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7 Steps to Improve Time-Management Skills for Homeschoolers

This is a guest blog post written by Julie Petersen

 

The daily schedules of homeschoolers can be difficult to organize and overwhelming to maintain. No one can do it all by themselves. Between school lessons, running a household, parenting and being a spouse, family member or friend, life gets hectic. And when you remove public or private outside schooling, it only adds to your daily scheduled tasks.

Having a routine is step one. And making it a visual plan for everyone in your family to see is imperative for success. Managing time does not have to be such a daunting task. There are plenty of ways to enhance your overall organizational skills and increase your productivity.

  1. Set a basic family schedule.

The first thing you need to put in place is a daily schedule and list for the entire family. A basic routine is an essential part of time management, and in regards to homeschooling it can make or break the experience and results. Pick one day out of the week for laundry, one for bathroom duty and one for dusting. Assign roles and chores to family members, and stop trying to do it all by yourself.

  1. Set your priorities.

Make a list and take a few minutes to think about what you need to accomplish. Start each morning and jot down your goals. This can help overwhelmed and busy individuals better identify what’s most important, and to know what can be left until the next day. Do not push yourself to have everything done in a snap. Instead focus on what needs your full attention and learn how to set your own standards. No matter what order, decide what has to get done, and what you can schedule in at a more convenient time.

  1. Start with the big picture and work backwards.

When scheduling for a homeschool student, you want to begin with the full year. Take a look at the courses, lessons, books and service activities you might need or want to include, and what your overall goal is for the school year. For each bullet point on your yearly list, begin to break it down into months. Go into more detail and describe how many hours spent on each subject or area of study you need. Then break down you months into weeks. This process of scheduling curriculum will help you to better review goals with your student, and prevents over-scheduling.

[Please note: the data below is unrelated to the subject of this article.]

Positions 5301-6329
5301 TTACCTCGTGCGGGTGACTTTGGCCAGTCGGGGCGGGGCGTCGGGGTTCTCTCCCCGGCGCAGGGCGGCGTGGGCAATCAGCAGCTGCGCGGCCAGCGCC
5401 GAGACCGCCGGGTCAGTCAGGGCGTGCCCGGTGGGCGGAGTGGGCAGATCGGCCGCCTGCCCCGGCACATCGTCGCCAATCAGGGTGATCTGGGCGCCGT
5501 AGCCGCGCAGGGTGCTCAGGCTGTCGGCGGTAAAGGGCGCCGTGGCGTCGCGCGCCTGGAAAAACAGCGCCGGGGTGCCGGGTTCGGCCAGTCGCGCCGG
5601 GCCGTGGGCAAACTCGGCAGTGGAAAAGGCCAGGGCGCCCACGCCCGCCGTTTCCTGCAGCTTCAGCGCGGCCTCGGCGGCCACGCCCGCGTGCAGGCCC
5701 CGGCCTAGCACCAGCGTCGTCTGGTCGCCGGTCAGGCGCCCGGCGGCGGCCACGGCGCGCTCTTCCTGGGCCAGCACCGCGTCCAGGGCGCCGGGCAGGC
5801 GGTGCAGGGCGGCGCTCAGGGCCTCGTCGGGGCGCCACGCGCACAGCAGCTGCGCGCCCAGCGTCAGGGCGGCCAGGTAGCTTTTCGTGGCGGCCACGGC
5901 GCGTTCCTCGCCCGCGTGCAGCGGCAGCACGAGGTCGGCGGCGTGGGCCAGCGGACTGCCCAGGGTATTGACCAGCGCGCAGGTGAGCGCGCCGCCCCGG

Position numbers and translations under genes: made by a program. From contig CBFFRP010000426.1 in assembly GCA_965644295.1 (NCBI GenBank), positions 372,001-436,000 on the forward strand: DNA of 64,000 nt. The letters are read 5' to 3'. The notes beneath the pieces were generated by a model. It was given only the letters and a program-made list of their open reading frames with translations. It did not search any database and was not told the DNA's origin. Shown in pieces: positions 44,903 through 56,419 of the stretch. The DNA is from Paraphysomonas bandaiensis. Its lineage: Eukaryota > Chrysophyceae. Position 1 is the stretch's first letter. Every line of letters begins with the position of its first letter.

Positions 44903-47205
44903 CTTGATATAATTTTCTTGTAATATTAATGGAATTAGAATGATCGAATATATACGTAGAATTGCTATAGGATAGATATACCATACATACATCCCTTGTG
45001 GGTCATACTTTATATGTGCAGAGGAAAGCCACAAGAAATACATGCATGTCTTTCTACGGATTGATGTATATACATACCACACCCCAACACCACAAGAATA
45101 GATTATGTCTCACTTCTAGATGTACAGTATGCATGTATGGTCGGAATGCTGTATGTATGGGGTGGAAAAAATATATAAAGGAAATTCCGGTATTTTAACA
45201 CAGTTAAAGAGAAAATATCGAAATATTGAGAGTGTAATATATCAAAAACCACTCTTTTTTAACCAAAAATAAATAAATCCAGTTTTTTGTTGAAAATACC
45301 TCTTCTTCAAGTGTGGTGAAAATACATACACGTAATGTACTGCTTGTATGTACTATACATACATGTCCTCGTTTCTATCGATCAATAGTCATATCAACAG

1. Learn what you teach.

You have to comprehend and understand the material you are teaching. This can be a daunting thought for some parents, however it’s a wonderful way to maintain your own education and intelligence. If you need to brush up on a subject, do so on your own time before you begin the lesson with students. This means having a personal planner, as well as a daily school planner, and being able to find time for you, as well as for your homeschoolers and family.

  1. Get feedback from the student.

Regardless of how you feel you are struggling with time management, it’s always beneficial to listen to what your students and children are going through. Ask them if they would rather do math first thing in the morning, or later in the afternoon. This is one of the great benefits of homeschooling, and allows a more specific learning environment catered to a child’s needs. So ask students to open up about how their brains work and how they learn best.

  1. Be realistic.

 You will want to reference take a structured schooling planner before attempting to schedule your own homeschooling lessons. You may often forget to include spaces of time for things like bathroom breaks, recreational activities or lunch breaks. These small activities add up and by the end of a day you may have neglected to allow the time necessary to achieve your goals. Don’t fall behind in your lessons or get overwhelmed with your schedule.

  1. Be flexible.

 No matter how well you plan ahead, or how structured your days may be, it’s important to remember we are all human. Students will make mistakes, get sick and bring with them the unexpected. They are learning about life and all its wonder, which is bound to come with a few natural bumps in the road. Don’t get discouraged or stressed out, remember to remain flexible even when organized. And allow yourself some down time so you can reflect on your own life and maintain the demands of homeschooling.

 These techniques and tips should be used as your constant guide. When you are feeling stressed out, remember a good plan can make any schedule work. And if you feel that you may be falling behind, take the time to implement some new methods.

Use a planner, online resources and any material you can find, and work with the other individuals of your home to be sure you can give your homeschoolers the education they deserve.

 

Julie Petersen is an English language tutor and a content marketing specialist. She is the author of AskPetersen blog where she shares essay writing guides, articles and samples with students. Contact Julie on Linkedin.

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